There are now 200 vultures in Israel, about half their number two decades ago. Their nests in recent years have not exceeded 50, as opposed to between 90 and 120 at the beginning of the previous decade, according to figures presented at a conference last week. Over the past two years the Israel Nature and Parks Authority has begun releasing the wild birds brought from Spain. However, experts say this will only delay the extinction of the population, and other means will be necessary if vultures are to continue soaring over Israel’s cliffs and canyons.
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The figures were presented to the annual conference by the chief avian ecologist, Ohad Hatzofeh. From the conference he went on to Ben-Gurion airport to help receive 10 vultures arriving from Spain.
The decline in the vulture population has accelerated over the past two decades, mainly due to pesticides the birds ingest when they prey on the carcasses of wild animals intentionally poisoned because of the damage they do to agriculture. Other causes of the decline are poisoning by lead in hunter’s bullets that strike them and electrocution by high tension wires or by collision with such wires.
Analysis of the fate of 47 vultures released to the wild since 1993 from the captive breeding facility on Mount Carmel shows that eight of them were poisoned and nine were electrocuted by or collided with high tension wires. In half of the cases, cause of death was unknown. Thirty-five injured vultures were treated at the wild animal hospital at the Ramat Gan Safari, more than a third of which were poisoned by pesticides or lead from hunters’ bullets.
The parks authority began to release vultures to the wild from captive breeding facilities in zoos 25 years ago, and high tension wires were insulated in a joint project with the Israel Electric Corporation. Feeding stations were also established at nature sites, giving the vultures a regular supply of food, mainly cattle and sheep carcasses, due to a decline in their natural food sources. And beginning four years ago, an Israel Nature and Parks Authority truck has been making the rounds among the unrecognized Bedouin communities to collect carcasses of herd animals. The authority’s personnel check to make sure that none of the cow carcasses are diseased or have a high concentration of drugs that could harm the birds. Carcasses that pass the test are taken to the feeding stations.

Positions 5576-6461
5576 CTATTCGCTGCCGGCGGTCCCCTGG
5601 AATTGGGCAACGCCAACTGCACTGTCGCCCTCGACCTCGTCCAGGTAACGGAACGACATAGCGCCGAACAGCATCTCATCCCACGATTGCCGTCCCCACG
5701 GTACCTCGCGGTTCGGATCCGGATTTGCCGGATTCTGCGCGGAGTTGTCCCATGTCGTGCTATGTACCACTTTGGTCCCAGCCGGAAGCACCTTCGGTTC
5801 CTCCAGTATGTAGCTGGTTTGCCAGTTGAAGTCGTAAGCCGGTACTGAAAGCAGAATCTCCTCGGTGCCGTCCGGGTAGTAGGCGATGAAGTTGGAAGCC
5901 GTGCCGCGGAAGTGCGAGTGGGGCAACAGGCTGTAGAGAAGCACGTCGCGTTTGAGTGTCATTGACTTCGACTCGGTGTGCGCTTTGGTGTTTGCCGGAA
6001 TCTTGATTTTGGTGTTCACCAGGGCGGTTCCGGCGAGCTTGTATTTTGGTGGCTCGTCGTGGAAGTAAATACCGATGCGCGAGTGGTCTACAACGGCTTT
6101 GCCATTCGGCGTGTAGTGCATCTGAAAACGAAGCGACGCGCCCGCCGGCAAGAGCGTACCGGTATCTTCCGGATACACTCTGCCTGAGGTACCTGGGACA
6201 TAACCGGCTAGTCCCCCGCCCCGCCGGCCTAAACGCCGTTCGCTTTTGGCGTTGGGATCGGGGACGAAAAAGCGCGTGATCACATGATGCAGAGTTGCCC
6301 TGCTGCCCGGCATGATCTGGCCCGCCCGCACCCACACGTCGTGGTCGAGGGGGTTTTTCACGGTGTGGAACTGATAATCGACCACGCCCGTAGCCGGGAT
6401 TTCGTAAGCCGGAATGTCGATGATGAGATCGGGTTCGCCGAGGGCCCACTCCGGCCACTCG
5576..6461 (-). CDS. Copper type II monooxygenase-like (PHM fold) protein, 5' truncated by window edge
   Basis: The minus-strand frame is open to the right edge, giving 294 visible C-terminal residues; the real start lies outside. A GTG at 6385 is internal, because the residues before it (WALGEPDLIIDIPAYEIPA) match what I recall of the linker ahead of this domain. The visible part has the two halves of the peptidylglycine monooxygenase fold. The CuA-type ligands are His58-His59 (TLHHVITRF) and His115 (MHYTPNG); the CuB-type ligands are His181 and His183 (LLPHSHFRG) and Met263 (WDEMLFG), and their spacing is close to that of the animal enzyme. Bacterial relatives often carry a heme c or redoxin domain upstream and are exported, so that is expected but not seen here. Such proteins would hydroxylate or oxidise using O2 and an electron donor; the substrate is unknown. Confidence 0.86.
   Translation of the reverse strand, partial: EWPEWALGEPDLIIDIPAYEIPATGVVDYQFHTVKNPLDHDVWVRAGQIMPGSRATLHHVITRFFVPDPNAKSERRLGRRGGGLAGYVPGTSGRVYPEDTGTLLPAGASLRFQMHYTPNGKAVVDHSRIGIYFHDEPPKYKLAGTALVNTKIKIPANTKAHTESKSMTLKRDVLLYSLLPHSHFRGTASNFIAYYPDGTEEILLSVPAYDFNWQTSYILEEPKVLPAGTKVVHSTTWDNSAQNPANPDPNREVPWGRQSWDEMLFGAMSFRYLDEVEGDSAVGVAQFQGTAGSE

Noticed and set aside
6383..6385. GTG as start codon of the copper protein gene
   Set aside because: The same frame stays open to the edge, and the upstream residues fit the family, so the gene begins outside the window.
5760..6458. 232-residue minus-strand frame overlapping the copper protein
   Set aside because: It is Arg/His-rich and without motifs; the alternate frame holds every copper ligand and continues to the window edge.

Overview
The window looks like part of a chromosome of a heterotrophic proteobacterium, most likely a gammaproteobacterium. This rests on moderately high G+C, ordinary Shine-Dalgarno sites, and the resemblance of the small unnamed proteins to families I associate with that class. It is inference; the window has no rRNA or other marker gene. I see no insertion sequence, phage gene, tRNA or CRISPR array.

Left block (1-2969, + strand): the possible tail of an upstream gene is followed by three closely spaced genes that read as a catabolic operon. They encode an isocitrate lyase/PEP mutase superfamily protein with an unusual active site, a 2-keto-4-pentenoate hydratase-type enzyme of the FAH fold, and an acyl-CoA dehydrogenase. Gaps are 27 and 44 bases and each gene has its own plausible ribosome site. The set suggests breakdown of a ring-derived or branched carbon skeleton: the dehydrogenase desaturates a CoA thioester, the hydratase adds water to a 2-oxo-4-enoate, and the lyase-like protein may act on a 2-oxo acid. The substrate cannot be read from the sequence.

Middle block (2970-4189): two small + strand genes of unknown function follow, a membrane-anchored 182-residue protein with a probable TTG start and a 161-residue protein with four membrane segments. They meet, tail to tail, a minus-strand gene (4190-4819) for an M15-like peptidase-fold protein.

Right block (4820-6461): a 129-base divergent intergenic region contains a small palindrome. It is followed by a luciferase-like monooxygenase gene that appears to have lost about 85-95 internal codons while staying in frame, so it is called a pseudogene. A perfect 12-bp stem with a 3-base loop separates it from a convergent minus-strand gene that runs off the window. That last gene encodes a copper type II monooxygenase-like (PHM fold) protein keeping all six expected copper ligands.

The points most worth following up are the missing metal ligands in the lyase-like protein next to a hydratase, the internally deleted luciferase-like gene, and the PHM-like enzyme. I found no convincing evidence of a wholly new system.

Vultures are endangered throughout the Mediterranean basin. Israel takes part in cooperative efforts which have begun recently to save them. An example of this is Israel’s import of vultures from Spain, where there are 80,000 vultures, notes Hatzofeh.
The 10 vultures that arrived from Spain last week will be sent to the Biblical Zoo in Jerusalem. Some will reinforce the breeding nucleus there and suitable birds will eventually be released to the wild. Before they are released, the vultures are placed for a while in special acclimatization cages in nature reserves, to get them used to a natural environment. Such cages are already in use in the Golan Heights and the Judean desert, and will soon be installed in the Amud streambed in the Galilee.
So far, the parks authority’s efforts have not halted the sharp decline in nests in the north, which is the vultures’ main nesting area, as well as the main area of poisonings. In contrast, their numbers have increased on Mount Carmel, where nesting had previously ceased; this year, seven nesting pairs were seen there.
According to the experts, 20 vultures should be released to the wild every year, although this too will only postpone their demise in Israel, Hatzofeh said. “What is needed is more significant steps against actions that endanger them, such as poisonings.” He also called for changes in legislation to better supervise pesticides and restrict their use.
In another few years local vultures may face yet another risk, in the form of wind turbine farms, the blades of which have killed vultures in other countries. As a condition for installing the wind turbines, the parks authority has demanded zero tolerance for injuries by the blades to vultures or related bird species.